How can you benefit from Your Competitors

How can you benefit from Your Competitors

Many people believe that competition serves only the benefits of costumers, which is true because companies, marketing the same product-type, are obliged to competitively struggle to provide the costumers with better product at lower price and faster distributing channels. Even entrepreneurs tend to desire that they would have less, if not no, competitors so as to keep manipulating a given market, with low costs and steady-increasing benefits. However, competition in marketing has far more positive effect not only on the consumers but also on the competing companies. In this essay, I will try to shift the traditionally-held perception of compotators, by arguing that competitors can help their rivals to save their firms and expand their markets.

True enough, the existence of markets, selling the same products/services, represents a great challenge in front of their competing markets/companies. The latter have to be always on the move: ready to react to their rivals competing strategy and act in a preemptory fashion, which requires strategic thinking and perhaps additional budget.  And after taking these measures, it still not sure which company might win the game as long as there are many other external factors controlling the business environment – costumers – that must be considered and anticipated.

Nevertheless, the existence of competitors can have an outstanding positive impact on the second party. First, thanks to competitors that other companies perpetually update their core strategies in terms of the quality of their products/services, communication channels and costumer services. This ongoing movement of companies helps in well-repositioning and leveling the sale of their products/services within markets. Second, companies can benefit from their competitors research results and use the latter as secondary data to either update the strategy or develop innovative product/service line; thus, the market research costs less funds thanks to the information provided by other companies. Also, sometimes the success of certain market serves competing companies to design competitive industry on the basis of the characteristics of the existing products. In this case, the presence of a company’s competitors is rather beneficial. Third, and finally, second to the advertising channels of a given company are indeed competitors. Most of the time, while promoting the image of their products/services, companies are implicitly admitting the existence of similar products, but perhaps not with the same effectiveness or the same price. The point I am trying to make here is that sometimes costumers are informed about the existence of given products through the existence of latter’s competitors, rather.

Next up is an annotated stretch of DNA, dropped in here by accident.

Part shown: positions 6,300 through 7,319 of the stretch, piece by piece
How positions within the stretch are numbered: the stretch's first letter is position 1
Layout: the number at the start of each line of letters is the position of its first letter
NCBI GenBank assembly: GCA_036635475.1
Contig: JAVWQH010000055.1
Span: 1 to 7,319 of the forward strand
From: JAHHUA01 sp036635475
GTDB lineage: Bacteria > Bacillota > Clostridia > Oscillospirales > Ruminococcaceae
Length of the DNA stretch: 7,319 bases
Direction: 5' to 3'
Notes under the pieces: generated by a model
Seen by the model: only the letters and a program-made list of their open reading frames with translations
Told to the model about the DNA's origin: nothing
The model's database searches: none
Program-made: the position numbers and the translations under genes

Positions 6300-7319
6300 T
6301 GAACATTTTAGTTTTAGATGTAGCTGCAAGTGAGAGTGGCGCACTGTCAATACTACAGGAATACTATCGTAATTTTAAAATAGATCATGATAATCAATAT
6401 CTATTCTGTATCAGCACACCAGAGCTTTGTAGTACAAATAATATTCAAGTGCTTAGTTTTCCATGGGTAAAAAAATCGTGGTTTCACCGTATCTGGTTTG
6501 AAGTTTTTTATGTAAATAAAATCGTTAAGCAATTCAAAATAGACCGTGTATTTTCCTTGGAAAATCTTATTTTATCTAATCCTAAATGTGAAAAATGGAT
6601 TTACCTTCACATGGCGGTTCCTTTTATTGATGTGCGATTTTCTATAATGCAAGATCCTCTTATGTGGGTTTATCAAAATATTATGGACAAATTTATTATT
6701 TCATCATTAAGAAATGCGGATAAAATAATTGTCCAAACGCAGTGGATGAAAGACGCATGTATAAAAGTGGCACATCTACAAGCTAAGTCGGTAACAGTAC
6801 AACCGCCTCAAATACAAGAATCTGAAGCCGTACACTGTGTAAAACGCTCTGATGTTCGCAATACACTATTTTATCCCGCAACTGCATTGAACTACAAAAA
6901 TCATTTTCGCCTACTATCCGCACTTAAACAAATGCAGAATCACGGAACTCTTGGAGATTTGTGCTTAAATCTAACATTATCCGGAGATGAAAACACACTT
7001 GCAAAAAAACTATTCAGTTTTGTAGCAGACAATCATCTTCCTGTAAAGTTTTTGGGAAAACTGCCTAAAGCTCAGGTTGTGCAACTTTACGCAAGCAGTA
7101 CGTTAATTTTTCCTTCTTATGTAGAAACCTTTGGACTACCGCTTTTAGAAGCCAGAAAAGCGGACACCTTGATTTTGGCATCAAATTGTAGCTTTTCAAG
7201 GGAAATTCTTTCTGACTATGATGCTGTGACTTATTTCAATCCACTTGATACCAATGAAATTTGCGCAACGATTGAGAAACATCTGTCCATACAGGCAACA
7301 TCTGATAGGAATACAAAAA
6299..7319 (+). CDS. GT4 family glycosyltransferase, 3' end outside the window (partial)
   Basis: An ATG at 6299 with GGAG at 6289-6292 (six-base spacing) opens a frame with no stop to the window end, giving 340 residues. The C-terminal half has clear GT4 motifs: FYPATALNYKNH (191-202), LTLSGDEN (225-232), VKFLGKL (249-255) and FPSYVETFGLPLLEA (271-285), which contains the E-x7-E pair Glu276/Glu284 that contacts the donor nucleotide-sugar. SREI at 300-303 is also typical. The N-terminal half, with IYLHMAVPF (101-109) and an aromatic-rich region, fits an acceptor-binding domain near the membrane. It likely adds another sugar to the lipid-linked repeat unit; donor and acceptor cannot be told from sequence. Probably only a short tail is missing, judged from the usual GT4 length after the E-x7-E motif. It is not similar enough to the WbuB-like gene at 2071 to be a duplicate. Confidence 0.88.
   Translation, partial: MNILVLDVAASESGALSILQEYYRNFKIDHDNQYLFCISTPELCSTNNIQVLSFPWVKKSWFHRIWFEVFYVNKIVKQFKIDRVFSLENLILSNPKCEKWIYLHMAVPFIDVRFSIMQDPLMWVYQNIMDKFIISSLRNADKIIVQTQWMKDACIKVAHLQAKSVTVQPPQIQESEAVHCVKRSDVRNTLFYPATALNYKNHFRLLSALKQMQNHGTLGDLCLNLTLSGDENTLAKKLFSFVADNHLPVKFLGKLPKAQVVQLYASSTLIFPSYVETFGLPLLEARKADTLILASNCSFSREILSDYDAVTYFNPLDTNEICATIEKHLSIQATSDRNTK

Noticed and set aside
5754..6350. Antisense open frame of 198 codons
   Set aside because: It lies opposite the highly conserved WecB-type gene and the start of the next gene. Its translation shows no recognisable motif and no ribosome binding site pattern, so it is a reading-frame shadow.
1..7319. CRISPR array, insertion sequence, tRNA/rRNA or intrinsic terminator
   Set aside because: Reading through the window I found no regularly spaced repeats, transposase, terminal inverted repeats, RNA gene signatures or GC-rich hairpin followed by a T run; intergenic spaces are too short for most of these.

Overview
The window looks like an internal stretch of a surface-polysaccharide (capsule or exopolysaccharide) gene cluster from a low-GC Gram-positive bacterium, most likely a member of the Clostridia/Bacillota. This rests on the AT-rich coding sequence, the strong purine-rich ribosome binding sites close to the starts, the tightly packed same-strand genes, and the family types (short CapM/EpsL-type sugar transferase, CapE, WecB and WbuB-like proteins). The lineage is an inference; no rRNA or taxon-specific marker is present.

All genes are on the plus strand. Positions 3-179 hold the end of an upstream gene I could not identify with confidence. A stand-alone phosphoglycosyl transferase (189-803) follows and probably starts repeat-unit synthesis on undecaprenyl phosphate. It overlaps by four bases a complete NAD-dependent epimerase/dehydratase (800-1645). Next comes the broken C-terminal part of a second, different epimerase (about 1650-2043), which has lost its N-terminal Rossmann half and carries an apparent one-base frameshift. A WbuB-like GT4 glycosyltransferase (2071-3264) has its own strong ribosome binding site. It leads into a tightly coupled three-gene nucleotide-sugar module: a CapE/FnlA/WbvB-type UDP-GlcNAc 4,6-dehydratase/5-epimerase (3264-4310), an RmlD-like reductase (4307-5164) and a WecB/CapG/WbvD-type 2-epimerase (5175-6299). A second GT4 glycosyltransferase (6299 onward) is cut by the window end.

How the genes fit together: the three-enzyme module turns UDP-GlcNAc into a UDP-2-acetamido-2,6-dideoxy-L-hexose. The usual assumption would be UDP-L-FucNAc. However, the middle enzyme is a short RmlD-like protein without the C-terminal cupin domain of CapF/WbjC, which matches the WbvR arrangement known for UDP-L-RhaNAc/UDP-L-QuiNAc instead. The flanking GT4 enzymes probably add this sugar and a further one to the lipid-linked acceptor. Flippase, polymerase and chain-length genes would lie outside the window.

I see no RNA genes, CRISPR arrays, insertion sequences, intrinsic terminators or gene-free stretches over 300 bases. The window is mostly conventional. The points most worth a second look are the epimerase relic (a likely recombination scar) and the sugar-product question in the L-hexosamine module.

The cola war, discussed at the opening of chapter six of the text book, is a relevant illustrating example. Both Pepsi-cola and Coca-coal are two brands that fall under the same product type. The two companies have been competing for decades. Ironically, although Pepsi has always been the leader in terms of innovative marketing programs, Coca has consistently been the leader in terms of sale. The success of Coca has most of the time been induced by the existence of Pepsi. For instance, right after Pepsi’s development of the idea of supermarket sales, lunching a larger bottle size to capture family consumption, and expanding its product lines by including Diet Pepsi, Coca-cola responded back by matching Pepsi’s use of larger bottle size, using cans, and introducing new product line such as Sprite. Coca’s innovation turned out to be a success. Yet, that success would not have seen light, if it had not been motivated by Pepsi’s precedent campaign.

To rap it up, competition does not only serve the customer, but the counterparties as well. Many companies, that are leading the world market, started as small businesses. I believe that among the incentives that contributed to their success are their actual and rival competitors. Can you remember how many ‘As‘ did you get, when you were a student, because of the challenging decision you took after getting a ‘C‘ while one of your classmate had gotten an ‘A‘ in the previous assignment.  After getting an ‘A‘, you said: ‘yes I did it“. But you missed the fact that it was your classmate who actually helped you in that. Politically speaking, the out-measured popularity that helped G.W.Bush win the second election was mainly because of his propaganda of the war against terrorism and the chasing of Ben-Ladden. Ironically, it is Ben Ladden who has granted Bush the widespread popularity in the middle-east area; in return, Ben-Ladden’s popularity in the western world was indeed made true by G.W. Bush. Selfsame, the long-lasting life-circle of both Pepsi and Coca is partially the result of the old-dated competition between the two companies. This is just to say that sometimes our efforts can be a success due to our existing competitors.

Source by abdeslambadre